Why data on guns can't be trusted

Story highlights

  • U.S. law explicitly prohibits law enforcement agencies from collecting or releasing statistics that could provide an accurate picture of gun ownership
  • Gun-rights groups oppose collecting such data, raising the concern that it could be used to create a gun registry

Washington (CNN)The Umpqua Community College shooting has raised questions about the number of guns in the U.S. But data on this subject are unreliable.

Here's why:
U.S. law explicitly prohibits law enforcement agencies from collecting or releasing statistics that could provide an accurate picture of gun ownership. The Bureau of Alcohol, Tobacco, Firearms and Explosives is barred from releasing gun traces to the public and can't require gun dealers to turn over inventories. The FBI, which is in charge of federal background checks, is required to destroy purchaser records within 24 hours.
    Gun-rights groups oppose collecting such data, raising the concern that it could be used to create a gun registry and that the government eventually could use that to seize guns from private citizens.
    The commonly cited data come from the Congressional Research Service, which says there were an estimated 310 million privately owned firearms in 2012. That statistic is based on estimates that originate from a 1994 survey done by the National Institute of Justice.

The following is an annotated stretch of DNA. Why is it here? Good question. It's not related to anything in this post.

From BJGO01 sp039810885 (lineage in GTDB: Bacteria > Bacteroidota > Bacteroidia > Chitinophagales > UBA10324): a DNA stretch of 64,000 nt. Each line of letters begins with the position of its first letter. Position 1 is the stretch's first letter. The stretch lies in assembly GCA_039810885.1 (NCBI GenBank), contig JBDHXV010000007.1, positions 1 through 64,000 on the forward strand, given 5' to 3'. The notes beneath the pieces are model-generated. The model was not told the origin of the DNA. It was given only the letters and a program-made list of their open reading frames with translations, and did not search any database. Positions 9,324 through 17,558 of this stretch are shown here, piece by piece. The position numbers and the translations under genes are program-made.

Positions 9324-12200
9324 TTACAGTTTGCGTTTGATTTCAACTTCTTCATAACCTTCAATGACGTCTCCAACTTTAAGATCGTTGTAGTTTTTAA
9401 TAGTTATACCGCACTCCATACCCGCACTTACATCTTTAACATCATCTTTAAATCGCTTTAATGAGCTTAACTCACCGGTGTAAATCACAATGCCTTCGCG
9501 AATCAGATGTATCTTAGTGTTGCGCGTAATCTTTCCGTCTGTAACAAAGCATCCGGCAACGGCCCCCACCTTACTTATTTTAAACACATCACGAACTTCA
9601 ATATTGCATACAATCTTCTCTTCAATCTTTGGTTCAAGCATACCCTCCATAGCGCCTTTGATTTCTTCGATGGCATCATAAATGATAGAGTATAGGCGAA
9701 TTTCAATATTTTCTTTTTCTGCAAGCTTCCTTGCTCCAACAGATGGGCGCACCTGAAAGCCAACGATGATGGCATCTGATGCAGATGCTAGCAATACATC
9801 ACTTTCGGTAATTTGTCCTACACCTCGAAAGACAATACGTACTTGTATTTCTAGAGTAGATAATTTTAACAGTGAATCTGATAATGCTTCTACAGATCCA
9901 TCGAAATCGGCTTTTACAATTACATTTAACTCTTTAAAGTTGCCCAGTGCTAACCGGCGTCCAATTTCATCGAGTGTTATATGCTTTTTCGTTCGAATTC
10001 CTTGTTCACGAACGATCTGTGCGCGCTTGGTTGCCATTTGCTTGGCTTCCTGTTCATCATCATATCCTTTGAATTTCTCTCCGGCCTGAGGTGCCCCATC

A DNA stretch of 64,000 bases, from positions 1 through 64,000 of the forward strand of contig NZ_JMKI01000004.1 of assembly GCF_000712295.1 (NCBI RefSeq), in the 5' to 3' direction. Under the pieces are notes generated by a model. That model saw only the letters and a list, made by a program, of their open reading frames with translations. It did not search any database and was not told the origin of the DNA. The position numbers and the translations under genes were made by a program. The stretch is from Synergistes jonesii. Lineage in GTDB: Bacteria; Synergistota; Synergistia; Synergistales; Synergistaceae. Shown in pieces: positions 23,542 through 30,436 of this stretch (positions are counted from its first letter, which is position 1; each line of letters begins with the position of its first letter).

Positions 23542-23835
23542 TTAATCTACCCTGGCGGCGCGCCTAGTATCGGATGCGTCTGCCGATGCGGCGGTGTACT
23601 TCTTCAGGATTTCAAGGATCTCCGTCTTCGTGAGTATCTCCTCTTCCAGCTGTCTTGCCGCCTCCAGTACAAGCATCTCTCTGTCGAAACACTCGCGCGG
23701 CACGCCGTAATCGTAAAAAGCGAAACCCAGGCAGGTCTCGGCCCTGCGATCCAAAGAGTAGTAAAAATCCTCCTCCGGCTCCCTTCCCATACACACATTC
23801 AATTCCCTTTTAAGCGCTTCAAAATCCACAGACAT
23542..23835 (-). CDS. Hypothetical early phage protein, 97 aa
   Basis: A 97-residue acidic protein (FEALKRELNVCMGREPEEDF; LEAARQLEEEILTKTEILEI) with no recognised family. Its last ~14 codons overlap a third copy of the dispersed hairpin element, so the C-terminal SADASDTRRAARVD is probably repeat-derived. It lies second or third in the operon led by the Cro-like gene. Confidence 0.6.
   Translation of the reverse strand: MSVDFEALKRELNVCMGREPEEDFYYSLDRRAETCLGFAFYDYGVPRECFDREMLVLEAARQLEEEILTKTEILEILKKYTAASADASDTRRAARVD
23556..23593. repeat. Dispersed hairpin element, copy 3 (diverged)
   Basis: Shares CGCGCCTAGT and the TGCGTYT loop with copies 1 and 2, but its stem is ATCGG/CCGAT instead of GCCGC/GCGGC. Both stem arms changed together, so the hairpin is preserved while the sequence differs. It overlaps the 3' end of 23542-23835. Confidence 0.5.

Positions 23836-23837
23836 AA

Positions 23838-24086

The ATF and Commerce departments release data on gun manufacturing and exports. But that doesn't provide a complete picture.
    And the restrictions have only gotten stronger in recent years. Two years ago, President Barack Obama ordered the Centers for Disease Control and Prevention to produce research on gun violence. Congress has now prohibited such research.
    Obama, speaking Thursday after the Oregon shooting, bemoaned the congressional restrictions and appeared to rely on the CRS data when he said there were enough guns in the U.S. for every man, woman and child. He added that "we have a Congress that explicitly blocks us from even collecting data on how we could potentially reduce gun deaths. How can that be?"
    On its website, the National Rifle Association condemns databases that could be used to compile a gun registry.
    "Gun registration is very good for one thing -- confiscation. And even more immediately, gun registration is ideal to bolster the quickly growing public persecution of gun owners," an opinion article in the group's online magazine warns.
    Obama's presidency has been a boon for the gun industry, with sales skyrocketing in part because of some gun-rights groups fanning false rumors that Obama was making plans to take away guns from private citizens.